Maryland: Following Maryland revelation, bills would ban election vendors from foreign control | Baltimore Sun
Maryland lawmakers have introduced two U.S. House bills seeking to better safeguard election systems following the disclosure that a state election software vendor had ties to a Russian investor. A measure by Democratic Rep. John Delaney and Republican Rep. Andy Harris would mandate that vendors associated with federal elections be owned and controlled by U.S. companies. The legislation follows last week’s disclosure by state legislative leaders in Annapolis that, without the state’s knowledge, a Russian investor had bought a local software vendor that maintains part of the State Board of Elections’ voter registration system.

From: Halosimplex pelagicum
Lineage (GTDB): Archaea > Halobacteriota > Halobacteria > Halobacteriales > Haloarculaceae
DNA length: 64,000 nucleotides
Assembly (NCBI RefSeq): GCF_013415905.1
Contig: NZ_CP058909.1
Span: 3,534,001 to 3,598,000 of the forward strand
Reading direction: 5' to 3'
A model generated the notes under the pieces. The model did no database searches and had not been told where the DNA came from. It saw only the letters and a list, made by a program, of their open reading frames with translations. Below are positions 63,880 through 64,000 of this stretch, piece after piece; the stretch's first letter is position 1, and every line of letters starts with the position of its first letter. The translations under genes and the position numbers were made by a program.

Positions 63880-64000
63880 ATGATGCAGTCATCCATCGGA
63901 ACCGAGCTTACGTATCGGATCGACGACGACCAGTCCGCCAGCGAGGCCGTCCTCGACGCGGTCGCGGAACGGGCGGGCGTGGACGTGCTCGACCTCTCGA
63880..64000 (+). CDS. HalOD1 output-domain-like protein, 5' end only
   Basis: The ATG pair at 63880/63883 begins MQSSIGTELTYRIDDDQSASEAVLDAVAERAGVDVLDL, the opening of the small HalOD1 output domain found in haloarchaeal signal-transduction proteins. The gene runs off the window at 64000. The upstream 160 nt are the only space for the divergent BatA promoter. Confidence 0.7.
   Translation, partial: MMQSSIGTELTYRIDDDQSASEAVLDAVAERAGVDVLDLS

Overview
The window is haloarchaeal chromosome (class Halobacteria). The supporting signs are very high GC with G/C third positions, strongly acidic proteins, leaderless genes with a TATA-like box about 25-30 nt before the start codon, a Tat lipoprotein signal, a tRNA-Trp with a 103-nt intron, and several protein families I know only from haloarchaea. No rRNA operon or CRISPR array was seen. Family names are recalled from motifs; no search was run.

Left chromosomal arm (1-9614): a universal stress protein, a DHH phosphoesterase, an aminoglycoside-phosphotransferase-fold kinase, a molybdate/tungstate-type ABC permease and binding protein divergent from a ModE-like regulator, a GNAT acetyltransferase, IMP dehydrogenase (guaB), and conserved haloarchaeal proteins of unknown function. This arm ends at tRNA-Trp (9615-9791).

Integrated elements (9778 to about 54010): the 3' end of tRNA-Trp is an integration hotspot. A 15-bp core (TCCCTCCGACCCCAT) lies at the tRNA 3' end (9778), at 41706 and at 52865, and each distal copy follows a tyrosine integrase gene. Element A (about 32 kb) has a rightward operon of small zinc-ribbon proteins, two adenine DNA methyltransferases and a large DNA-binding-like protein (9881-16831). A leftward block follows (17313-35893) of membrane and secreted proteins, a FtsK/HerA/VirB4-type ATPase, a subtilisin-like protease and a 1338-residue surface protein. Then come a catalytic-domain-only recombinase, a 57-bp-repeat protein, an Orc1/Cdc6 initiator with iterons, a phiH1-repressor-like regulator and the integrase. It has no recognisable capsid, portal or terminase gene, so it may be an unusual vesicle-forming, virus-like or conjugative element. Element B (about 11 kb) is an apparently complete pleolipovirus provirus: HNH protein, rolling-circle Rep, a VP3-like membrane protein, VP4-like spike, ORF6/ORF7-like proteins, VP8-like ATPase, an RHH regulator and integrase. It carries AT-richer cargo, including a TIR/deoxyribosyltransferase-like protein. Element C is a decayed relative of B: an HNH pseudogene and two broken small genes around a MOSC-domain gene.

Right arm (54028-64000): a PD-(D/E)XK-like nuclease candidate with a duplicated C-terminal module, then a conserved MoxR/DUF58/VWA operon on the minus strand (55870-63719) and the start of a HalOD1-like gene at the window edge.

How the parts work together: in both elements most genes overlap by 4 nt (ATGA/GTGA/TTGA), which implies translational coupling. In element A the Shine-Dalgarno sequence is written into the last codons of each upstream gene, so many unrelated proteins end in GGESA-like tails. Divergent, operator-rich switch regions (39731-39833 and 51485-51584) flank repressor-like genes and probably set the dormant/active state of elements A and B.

It was heartening to learn that Maryland’s leaders raised alarmover a recent warning from the FBI that an election contractor with financial ties to a Russian oligarch and with tentacles into most of the major components of the Maryland voting system has been unmasked. The historical context for the current situation should be understood. In 2007, after years of citizen advocacy, the General Assembly passed legislation that would move the state to paper-ballot/optical-scan voting. During that process, cybersecurity and computer experts from major institutions, including Princeton University and the Brennan Center for Justice, testified about the urgent need to abandon paperless touch-screen voting and to secure computerized election tabulation systems with a paper ballot. A talented and prescient computer scientist at Johns Hopkins University had his career savaged in this process, as the full displeasure of a voting system vendor was directed at this research.
New Hampshire: State makes it tougher for students to vote. Democrats call it ‘devious’ suppression. | NBC